Smith & Wesson To Relocate Headquarters To Tennessee

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Storied firearms manufacturer Smith & Wesson announced Thursday it would be relocating from its Springfield,
Mass., facility to Maryville, Tenn. — a $120 million investment bringing 750 jobs to the Volunteer State.

Sept. 30, Smith & Wesson announced it would be moving its headquarters and “significant elements of its operations” to Maryville, Tenn., in 2023. Based in Springfield, Mass., since the company was incorporated in 1852, Smith & Wesson joins an ever-growing list of firearms manufacturers relocating out of gun-restrictive states to “free” states in recent years — including Kahr Arms (New York to Pennsylvania), Beretta USA (Maryland to Tennessee), Weatherby (California to Wyoming), Stag Arms (Connecticut to Wyoming), Kimber Mfg. Inc. (New York to Alabama) and Troy Industries (Massachusetts to Tennessee).

A bill introduced earlier this year in Massachusetts proposing a ban on the production of AR-style rifles and high-capacity magazines — which represented 60% of S&W’s revenue last year — provided the impetus behind this significant decision to relocate, according to Mark Smith, S&W president and CEO.

“This has been an extremely difficult and emotional decision for us, but after an exhaustive and thorough analysis, for the continued health and strength of our iconic company, we feel that have been left with no other alternative,” Smith said. “These bills would prevent Smith & Wesson from manufacturing firearms that are legal in almost every state in America and are safely used by tens of millions of law-abiding citizens every day. While we are hopeful this arbitrary and damaging legislation will be defeated in this session … the unfortunate likelihood such restrictions would be raised again led to a review of the best path forward for Smith & Wesson.”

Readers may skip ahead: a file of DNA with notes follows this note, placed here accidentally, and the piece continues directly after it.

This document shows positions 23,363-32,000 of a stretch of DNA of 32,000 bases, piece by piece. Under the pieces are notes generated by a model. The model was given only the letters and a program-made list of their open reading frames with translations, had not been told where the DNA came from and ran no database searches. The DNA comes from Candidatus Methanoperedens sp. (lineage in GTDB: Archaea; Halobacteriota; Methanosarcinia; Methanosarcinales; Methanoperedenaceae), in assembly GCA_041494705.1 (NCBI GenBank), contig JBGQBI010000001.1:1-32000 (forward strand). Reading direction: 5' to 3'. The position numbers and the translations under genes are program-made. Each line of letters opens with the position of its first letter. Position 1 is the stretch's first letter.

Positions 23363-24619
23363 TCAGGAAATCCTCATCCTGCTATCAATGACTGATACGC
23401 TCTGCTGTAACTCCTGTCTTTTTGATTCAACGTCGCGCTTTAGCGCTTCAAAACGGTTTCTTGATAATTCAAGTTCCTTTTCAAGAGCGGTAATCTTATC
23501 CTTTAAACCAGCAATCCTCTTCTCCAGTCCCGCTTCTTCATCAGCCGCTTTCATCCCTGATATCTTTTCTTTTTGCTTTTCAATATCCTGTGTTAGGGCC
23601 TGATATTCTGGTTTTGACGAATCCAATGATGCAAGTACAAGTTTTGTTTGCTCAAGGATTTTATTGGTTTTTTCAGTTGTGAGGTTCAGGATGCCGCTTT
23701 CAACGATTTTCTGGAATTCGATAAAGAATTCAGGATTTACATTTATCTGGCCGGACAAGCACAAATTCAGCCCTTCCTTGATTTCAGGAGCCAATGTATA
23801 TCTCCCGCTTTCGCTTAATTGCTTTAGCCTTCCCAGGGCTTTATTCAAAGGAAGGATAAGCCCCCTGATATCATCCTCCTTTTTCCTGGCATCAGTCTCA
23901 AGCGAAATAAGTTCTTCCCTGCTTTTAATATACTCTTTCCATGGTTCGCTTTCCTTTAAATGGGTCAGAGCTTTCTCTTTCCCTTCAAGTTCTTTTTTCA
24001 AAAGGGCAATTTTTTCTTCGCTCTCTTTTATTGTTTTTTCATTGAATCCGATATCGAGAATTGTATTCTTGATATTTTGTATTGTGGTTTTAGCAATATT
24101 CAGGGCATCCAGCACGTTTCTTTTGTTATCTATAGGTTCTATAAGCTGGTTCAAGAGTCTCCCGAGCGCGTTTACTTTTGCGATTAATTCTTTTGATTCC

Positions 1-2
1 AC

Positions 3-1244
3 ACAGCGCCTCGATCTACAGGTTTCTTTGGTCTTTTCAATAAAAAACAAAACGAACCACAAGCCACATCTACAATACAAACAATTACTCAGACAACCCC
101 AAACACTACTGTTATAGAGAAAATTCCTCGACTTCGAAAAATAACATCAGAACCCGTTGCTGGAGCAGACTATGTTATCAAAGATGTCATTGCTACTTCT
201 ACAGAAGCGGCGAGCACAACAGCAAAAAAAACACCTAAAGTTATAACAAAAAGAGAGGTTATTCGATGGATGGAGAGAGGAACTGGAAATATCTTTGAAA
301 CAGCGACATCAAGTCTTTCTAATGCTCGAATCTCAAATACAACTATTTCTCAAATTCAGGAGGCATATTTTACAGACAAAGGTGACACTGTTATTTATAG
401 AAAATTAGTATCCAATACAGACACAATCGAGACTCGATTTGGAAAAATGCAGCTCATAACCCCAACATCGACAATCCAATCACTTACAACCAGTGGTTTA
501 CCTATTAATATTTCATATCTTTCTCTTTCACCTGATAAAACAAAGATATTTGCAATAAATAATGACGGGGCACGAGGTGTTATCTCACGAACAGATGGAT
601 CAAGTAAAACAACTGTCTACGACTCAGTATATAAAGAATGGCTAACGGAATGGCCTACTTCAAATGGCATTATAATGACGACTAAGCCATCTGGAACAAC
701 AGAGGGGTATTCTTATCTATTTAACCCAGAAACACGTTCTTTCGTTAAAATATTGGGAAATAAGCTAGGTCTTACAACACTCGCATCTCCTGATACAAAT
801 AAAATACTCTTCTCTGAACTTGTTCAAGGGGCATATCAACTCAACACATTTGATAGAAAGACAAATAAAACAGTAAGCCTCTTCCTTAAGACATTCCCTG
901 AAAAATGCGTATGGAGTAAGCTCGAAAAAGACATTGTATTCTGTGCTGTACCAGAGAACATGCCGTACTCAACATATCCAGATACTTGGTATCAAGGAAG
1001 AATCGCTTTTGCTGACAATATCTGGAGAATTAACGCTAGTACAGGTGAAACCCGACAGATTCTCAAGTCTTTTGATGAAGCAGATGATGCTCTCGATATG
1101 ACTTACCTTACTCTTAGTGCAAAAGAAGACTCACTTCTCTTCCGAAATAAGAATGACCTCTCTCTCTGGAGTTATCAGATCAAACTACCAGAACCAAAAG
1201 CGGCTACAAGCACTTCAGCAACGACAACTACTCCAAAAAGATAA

“This has been an extremely difficult and emotional decision for us, but after an exhaustive and thorough analysis, for the continued health and strength of our iconic company, we feel that have been left with no other alternative.”

Mark Smith, President & CEO, Smith & Wesson

Smith indicated the company vetted a number of cities and states, and the support received from Tennessee was instrumental in the decision-making process.

“The strong support we have received from the State of Tennessee and the entire leadership of Blount County throughout this process, combined with the quality of life, outdoor lifestyle, and low cost of living in the Greater Knoxville area has left no doubt that Tennessee is the ideal location for Smith & Wesson’s new headquarters,” he said. “We would like to specifically thank Gov. [Bill] Lee for his decisive contributions and the entire state legislature for their unwavering support of the Second Amendment and for creating a welcoming, business-friendly environment.”

The company emphasized the move will not begin until 2023, and will not have an impact on employees’ jobs until then.

“We are making this announcement now to ensure each employee has the time to make the decision that is right for them and their families. We’re firmly committed to working on an individual level with each and every one of those who will be affected,” Smith added.

A bill introduced earlier this year in the Massachusetts State Legislature that would ban the
production of AR-style rifles, like the M&P 15T II pictured here, provided the relocation push.
Sales of these rifles made up over 60% of S&W’s revenue last year.

Relocation Ramifications

S&W will relocate 750 jobs to Maryville and close facilities in Deep River, Conn., and Columbia, Mo., as part of its consolidation in Tennessee, which will reduce the number of locations it maintains from four to three.

Some of S&W’s manufacturing operations will remain in Springfield’s reconfigured facility, including all forging, machining, metal finishing and assembly of revolvers — which will be staffed by more than 1,000 employees.

Construction in Maryville is expected to begin Q4 2021, and be substantially complete by summer 2023. The new facility will house the company’s headquarters, plastic injection molding, pistol and long-gun assembly and distribution arm. Total investment in the project is estimated at $120 million, funded from cash on hand.

With the new facility able to accommodate both S&W’s plastic injection molding and distribution businesses in one location, S&W will sell its Deep River injection molding facility (which services both S&W and a number of external customers) and market its Columbia distribution facility for sublease. The relocation will have no impact on the company’s operations in Houlton, Maine.

For more info: smith-wesson.com.